Two dissertations (1 in paediatric surgery and 1 in anaesthesia) and 3 ongoing research on laparoscopic appendectomy, day case surgery and surgical site infection were all hampered by the pandemic due to postponement of elective surgeries. During the lockdown period, the institutional ethics office, suspended review of research unrelated to the COVID-19 pandemic. No new non-COVID-19 research was instituted in the unit.


The coronavirus disease 2019 (COVID-19) is a communicable respiratory disease caused by a new strain of coronavirus. COVID-19 was first reported in China but has now resulted in a worldwide pandemic. With multiple waves of the pandemic, ongoing mutations of the virus and the emergence of poorly understood strains, the pandemic still poses a huge challenge worldwide. By 5 December 2021, there were 8,737,269 confirmed cases in Africa with 223,967 deaths while by 6 December 2021, Nigeria had 214,622 confirmed cases and 2980 reported deaths.[16],[17] Nigeria's health care system still battles testing challenges, inadequate PPEs, ongoing need for human resources, drugs, beds, ventilators and other hospital consumables and equipment.

A survey of the early impact of the pandemic on paediatric surgical practice in Nigeria showed that majority of the centres had inadequate PPEs, had stopped elective surgeries with an acute decline in emergency surgeries, and there was no strategy for handling the increasing backlog of patients.[18] While the immediate effect of the pandemic on patient care, health-seeking behaviour and overall well-being of health-care professionals may be determined without much difficulty, the long-term impacts are yet to be seen. It is important to note the negative impact of the measures instituted to prevent its spread.

The commencement of a lockdown led to a scaling down of service delivery within the hospital. Clinics and elective surgeries were temporarily suspended. The paediatric surgery unit stopped all physical meetings (clinical and academic) and discontinued minimal access surgery. These measures which were put in place to stem the spread of the virus within the hospital impacted several aspects of paediatric surgery. The effect between 23 March, 2020 and 30 June, 2020 was evaluated.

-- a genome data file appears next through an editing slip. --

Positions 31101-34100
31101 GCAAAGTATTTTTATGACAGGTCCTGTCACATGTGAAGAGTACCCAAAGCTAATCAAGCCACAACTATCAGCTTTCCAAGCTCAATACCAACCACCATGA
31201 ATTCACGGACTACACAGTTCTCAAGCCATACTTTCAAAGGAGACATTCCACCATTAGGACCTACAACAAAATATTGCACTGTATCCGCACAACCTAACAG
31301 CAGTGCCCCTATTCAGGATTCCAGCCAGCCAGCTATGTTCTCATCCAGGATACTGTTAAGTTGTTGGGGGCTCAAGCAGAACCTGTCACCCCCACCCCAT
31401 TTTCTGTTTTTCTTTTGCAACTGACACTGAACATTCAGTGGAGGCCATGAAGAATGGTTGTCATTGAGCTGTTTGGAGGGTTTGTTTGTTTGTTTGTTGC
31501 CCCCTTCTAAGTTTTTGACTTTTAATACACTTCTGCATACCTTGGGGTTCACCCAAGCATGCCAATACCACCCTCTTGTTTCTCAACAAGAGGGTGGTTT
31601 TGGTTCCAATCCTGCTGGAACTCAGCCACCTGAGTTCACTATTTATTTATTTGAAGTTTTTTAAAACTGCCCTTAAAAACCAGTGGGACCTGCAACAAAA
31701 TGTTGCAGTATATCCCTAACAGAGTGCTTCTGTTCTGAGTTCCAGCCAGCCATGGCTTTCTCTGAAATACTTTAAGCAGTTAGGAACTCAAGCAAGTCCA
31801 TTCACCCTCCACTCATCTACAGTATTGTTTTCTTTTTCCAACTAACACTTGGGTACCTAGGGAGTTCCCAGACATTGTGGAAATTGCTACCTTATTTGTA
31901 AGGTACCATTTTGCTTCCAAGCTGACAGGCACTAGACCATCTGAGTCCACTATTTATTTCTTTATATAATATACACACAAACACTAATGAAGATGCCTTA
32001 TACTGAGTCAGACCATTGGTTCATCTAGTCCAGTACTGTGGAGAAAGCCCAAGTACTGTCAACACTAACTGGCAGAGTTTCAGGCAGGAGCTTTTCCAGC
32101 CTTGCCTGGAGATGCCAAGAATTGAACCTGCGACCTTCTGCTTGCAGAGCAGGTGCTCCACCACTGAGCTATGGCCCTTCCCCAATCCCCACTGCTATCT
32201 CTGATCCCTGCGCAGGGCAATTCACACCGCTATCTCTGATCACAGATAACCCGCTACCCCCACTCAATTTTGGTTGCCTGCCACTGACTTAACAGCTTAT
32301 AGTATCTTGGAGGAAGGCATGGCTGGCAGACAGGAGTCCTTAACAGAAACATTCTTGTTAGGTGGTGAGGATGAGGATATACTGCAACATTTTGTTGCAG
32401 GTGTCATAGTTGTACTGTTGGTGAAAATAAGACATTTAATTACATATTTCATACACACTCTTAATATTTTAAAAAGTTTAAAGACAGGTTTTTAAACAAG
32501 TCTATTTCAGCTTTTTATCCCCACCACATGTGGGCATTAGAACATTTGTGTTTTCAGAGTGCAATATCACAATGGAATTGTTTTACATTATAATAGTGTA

Impact on services and patients

An estimated 1.7 billion children and adolescents worldwide lacked access to surgical care in 2017.[19] This occurred overwhelmingly in LMICs. The closure of the surgical out-patient clinics and suspension of elective surgeries leading to delayed access to care, worsened this already existing poor access to surgical care for children [Table 1] and [Table 6]. Delayed access to surgical care invariably results in worse patient outcomes, increased morbidity and mortality and increases surgical backlog and reduces averted DALYs with an ultimate increase in the burden of untreated surgical disease.[20] This has important implications for achieving universal health coverage and sustainable development goals. Although, emergency surgical services were continually offered during the lockdown period no new patient presented to the hospital with an emergency surgical condition the week total lockdown was commenced. All emergency surgeries done that week were for patients already on admission. While the outcome of patients that would normally have presented is unknown, it may well have been worse as most of the first level hospitals do not have the capacity to manage pediatric surgical cases and most families cannot afford good quality private health care. A recent survey showed that it may take up to 2 years to work through the current surgical backlog in the United States.[21] Such estimates are not available for LMICs. Comparing the number of postponed planned surgeries during the lockdown and the performed surgeries during the same period in 2019 showed that performed surgeries are <50% of planned surgeries [Table 1]. While this is not directly related to the pandemic, it reveals the existing state of the waiting list which is being markedly exacerbated by the measures instituted to limit the spread of the pandemic.{Table 6}

An understanding of the properties of the SARS-CoV-2 is still evolving several months after the onset of the pandemic with reports of emerging new variants.[22] Since viruses had been detected in aerosols generated during procedures it was recommended that laparoscopic surgeries be suspended except when absolutely essential for urgent and emergency cases where specific guidelines were elaborated.[23] Suspension of laparoscopic surgeries in the hospital implies that patients were denied the opportunity of benefitting from the advantages of laparoscopy with a longer duration of hospitalisation and increased post-operative pain.[24] Increased length of hospital stay ultimately increases the health expenditure and this has important implications for patients paying for health care out-of-pocket.